So, you have your answer! In the same way that the wastewater is treated in respective facilities onshore, the same happens onboard.
But how is the wastewater treated onboard?
In the same way of land-based plants, the engine room of a ship normally accommodates a sewage treatment facility.
The very first step is that, just as plastic from paper is separated in the recycling bins, black from greywater is also separated and enters storage tanks of the ship.
Greywater contains mostly remainings from showers, washbasins, laundries, and conditioner condensates, while blackwater is mostly sewage from toilets and generally includes the most harmful bacteria.
Special attention to the treatment process is given to the blackwater, which is the main issue of concern in regard to pollution threats. The procedure goes as follows:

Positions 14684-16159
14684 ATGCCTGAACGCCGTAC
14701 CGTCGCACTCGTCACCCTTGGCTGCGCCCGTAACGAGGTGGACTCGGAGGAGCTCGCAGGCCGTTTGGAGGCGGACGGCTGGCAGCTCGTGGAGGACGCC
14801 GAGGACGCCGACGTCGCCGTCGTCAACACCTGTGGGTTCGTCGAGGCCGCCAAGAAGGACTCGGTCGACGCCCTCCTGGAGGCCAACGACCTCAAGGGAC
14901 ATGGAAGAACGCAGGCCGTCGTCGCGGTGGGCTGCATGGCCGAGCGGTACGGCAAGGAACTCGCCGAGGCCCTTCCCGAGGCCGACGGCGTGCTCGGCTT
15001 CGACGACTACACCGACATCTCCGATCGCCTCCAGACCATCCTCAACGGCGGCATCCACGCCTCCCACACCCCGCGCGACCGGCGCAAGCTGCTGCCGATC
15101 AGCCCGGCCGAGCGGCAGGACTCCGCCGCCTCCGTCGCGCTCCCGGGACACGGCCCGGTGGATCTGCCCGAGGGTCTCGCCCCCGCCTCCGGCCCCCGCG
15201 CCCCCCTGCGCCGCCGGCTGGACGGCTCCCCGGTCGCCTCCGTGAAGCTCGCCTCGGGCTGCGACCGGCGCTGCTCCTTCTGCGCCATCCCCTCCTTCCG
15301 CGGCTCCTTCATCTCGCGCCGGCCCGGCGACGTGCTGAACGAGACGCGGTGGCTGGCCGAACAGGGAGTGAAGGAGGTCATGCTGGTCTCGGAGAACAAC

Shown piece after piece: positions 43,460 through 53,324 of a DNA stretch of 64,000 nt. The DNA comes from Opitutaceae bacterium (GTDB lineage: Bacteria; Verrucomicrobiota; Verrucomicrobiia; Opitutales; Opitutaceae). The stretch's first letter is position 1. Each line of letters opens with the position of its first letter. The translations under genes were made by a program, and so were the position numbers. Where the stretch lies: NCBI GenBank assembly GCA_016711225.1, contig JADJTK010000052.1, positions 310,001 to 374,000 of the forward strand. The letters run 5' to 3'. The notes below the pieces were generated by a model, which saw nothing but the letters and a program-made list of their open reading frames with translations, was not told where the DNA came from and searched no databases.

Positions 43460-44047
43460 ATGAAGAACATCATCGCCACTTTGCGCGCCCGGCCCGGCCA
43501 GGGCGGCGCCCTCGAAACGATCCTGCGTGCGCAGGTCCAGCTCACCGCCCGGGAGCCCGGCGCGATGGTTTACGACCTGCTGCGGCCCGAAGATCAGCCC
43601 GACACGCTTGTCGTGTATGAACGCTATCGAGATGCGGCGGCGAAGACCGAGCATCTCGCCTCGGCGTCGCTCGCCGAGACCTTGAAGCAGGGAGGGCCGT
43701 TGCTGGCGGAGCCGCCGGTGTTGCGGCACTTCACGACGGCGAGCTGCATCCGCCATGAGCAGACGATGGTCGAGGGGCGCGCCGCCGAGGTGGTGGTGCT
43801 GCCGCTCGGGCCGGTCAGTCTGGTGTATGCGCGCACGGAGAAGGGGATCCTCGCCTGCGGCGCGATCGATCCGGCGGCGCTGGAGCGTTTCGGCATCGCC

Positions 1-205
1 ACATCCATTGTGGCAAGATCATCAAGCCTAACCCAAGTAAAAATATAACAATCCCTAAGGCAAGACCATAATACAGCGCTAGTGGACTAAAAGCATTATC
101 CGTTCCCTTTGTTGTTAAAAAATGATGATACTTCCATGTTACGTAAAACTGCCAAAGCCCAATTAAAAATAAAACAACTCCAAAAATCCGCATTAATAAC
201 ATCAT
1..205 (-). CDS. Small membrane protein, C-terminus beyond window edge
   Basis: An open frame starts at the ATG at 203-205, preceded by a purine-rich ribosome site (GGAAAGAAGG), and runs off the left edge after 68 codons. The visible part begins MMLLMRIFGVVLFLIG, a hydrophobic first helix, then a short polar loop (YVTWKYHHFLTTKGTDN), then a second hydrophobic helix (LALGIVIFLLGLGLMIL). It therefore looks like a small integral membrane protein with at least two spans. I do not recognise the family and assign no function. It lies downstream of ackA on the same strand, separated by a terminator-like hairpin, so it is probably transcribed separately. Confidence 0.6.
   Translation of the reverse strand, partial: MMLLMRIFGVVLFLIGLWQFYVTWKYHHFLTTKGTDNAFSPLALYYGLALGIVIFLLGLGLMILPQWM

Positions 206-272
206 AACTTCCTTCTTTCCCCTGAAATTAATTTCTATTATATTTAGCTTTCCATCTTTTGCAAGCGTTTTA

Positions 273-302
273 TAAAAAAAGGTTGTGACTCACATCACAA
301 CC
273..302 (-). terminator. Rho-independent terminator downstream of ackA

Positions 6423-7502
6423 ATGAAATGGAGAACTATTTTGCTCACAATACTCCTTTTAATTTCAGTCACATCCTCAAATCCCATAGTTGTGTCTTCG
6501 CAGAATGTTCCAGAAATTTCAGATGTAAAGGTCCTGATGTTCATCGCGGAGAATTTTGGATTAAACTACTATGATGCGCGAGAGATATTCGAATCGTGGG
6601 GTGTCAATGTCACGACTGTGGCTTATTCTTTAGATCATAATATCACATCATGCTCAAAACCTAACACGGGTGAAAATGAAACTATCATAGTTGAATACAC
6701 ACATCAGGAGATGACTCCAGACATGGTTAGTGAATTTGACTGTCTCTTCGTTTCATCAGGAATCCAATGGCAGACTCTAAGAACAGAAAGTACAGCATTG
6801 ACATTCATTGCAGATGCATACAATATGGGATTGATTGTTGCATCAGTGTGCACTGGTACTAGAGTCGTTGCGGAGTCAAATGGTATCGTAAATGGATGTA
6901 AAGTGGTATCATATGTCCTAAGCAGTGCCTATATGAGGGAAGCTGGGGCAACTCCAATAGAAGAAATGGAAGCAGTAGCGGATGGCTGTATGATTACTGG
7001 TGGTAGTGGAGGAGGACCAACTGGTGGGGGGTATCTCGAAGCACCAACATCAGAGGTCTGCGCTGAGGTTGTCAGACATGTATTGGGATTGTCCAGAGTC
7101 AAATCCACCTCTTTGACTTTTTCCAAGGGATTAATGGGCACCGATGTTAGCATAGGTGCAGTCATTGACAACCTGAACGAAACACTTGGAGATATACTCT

As blackwater sewage enters the treatment system, it firstly passes through a filter to skim off anything “particularly large”.
Then it gets into the “aeration chamber”, which is filled with bacteria capable of breaking down the organic contaminants dissolved in the wastewater, as an accelerated form of decomposition. These bacteria, however, need oxygen to survive, so air blowers are used to constantly supply them with oxygen.
Have you noticed that…
…there is a particular carefulness with the use of chemicals in the toilets onboard?
This is because these chemicals could accidentally kill any of this useful aerobic bacteria!
The sewage then enters the “settlement chamber”, where the dense substances are sink to the bottom and the water floats to the top. In this way, the dense material can return to the previous chamber with the bacteria to be further reprocessed. When it does not accept further processing, a very dense material is left over in the filters, that can be removed and sent for incineration.
Now the remaining fluid floating on top, which is basically water, enters the final treatment chamber where it sustains sterilization through chlorination or UV treatment. This leaves a quantity of safe and clean, bacteria-free water.